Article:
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Monday, May 01, 2006 

Posted on Mon, May. 01, 2006

Puerto Ricans wake up to dismal situation


SAN JUAN - Despite round-the-clock sessions in the Puerto Rican legislature, the island woke up to a dismal picture today:

* 95,762 of 213,000 public employees are laid off.

* Classes are canceled at 1,500 public schools, while the Department of Education arranges unemployment payments for 75,758 employees now out of a job.

Legislators met through the night Sunday to stave off a $1 billion budget deficit that puts nearly half the island's central government employees out of work.

Early Monday the House of Representatives voted to authorize the Government Development Bank to transfer $532 million to the central government. But the legislators did not call it a loan or identify a source of repayment.

''Besides the profound human paid this crisis is causing, the chain effect could spread through the rest of the economy,'' House leader José Aponte wrote in the bill he drafted before daybreak. ``This could hurt hundreds of thousands of additional families throughout Puerto Rico.''

At a somber morning press conference, Gov. Aníbal Acevedo Vilá criticized the House for coming up with a new measure each day - rather than approve the $531 million line of credit and seven percent sales tax passed by the Senate last week.

''That last measure -- stealing $532 million from the Development Bank, is to take the bank on the road to bankruptcy, on fast track,'' Acevedo said.

``The answer is on the table, and it's been on the table for weeks.''

The island's House of Representatives is at odds with the governor who insists the only way to end the crisis is with a $638 million Government Development Bank loan, and a 7-percent tax to pay it off. The Senate approved the loan, but at about $100 million than the governor requested.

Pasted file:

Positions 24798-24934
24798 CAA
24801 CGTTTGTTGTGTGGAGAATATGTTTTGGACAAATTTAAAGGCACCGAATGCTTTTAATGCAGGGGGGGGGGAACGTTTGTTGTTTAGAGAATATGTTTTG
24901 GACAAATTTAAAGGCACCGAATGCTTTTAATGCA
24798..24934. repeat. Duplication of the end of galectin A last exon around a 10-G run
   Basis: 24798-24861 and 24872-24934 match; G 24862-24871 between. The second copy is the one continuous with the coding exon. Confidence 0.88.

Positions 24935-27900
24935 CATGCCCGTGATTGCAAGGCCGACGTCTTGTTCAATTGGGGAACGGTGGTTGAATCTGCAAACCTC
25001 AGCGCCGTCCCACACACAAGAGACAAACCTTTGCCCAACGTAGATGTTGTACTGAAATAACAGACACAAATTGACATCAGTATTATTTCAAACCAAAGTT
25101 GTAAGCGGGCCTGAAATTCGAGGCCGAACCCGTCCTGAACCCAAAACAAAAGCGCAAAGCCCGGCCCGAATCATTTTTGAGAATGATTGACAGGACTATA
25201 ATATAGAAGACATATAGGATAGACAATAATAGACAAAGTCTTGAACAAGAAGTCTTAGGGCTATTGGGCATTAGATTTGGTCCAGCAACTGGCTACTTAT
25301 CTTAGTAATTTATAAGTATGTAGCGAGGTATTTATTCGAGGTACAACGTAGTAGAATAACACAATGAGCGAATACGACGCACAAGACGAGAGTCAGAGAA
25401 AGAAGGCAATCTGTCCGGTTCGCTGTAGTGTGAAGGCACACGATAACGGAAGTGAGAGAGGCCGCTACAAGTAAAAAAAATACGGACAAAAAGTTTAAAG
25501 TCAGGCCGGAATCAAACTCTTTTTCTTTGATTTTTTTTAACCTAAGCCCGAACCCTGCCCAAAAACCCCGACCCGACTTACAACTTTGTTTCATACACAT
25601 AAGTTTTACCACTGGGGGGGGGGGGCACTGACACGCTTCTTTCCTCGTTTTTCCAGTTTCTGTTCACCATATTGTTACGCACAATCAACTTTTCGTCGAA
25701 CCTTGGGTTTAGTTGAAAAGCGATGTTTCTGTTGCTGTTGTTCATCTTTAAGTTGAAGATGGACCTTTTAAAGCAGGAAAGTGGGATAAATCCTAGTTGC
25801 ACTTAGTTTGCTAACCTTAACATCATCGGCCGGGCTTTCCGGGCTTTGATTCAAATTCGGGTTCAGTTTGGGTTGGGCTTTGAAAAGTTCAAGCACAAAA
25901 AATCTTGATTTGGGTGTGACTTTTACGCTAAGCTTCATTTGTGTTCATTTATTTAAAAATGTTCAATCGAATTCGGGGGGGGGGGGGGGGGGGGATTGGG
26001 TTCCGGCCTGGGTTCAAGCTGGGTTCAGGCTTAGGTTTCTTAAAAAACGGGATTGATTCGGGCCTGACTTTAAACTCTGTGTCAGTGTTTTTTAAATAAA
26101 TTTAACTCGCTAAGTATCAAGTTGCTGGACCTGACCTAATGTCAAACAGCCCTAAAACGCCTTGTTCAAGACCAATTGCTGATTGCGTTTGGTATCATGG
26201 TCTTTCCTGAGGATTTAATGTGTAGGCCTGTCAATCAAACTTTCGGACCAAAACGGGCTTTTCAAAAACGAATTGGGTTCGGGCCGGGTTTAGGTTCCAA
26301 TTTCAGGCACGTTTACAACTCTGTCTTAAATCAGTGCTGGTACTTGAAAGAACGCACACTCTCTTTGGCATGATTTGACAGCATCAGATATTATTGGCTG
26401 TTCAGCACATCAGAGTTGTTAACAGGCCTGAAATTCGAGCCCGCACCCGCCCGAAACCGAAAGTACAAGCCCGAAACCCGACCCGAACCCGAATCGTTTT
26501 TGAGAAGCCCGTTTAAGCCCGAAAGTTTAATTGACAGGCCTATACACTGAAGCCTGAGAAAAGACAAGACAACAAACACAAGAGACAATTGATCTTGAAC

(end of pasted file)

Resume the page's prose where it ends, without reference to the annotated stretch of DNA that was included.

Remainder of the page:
Steadfast against a sales tax, the House refuses to even vote on the governor's proposal, and instead each day has authorized a measure intended to solve the crisis but which was ultimately not passed in the Senate.

On Sunday, the House approved a retroactive five percent tax on big corporations, but the measure was blasted as unconstitutional and illegal.

It remained to be seen Monday if the Senate would approve the House's proposal to transfer the development bank funds without a sales tax to pay it back.

''This is not a loan,'' Aponte told reporters. ``We are providing alternatives so the governor cannot continue blaming the legislature.''

Meanwhile in a Senate session that began after midnight, legislatures backed yet another measure which would lower the sales tax the governor is requesting from 7-percent to 5.9 percent.

''We're going to work hard so that on Monday, the governor has a proposal on his desk,'' Senate president Kenneth McClintock said early Monday.

The governor signed an order last week saying that absent a deal, he would close 43 of 118 government agencies. Police, fire, hospital and jails would operate normally, using the funds from the shuttered agencies.

Some agencies such as driver's license bureaus would operate at reduced shifts.
The unprecedented crisis is considered the result of Puerto Rico's deeply divided party politics.
Acevedo's Popular Democratic Party, which supports Puerto Rico's commonwealth status is at odds with the opposition New Progressive Party -- which supports statehood and controls the House.

The leader of the New Progressive Party, former governor Pedro Roselló, ran against Acevedo for governor. He is now a member of the Senate.

Acevedo is furiously lobbying to find eight New Progressive Party members to accept his plan.

Copyright 2006 Knight Ridder
All Rights Reserved

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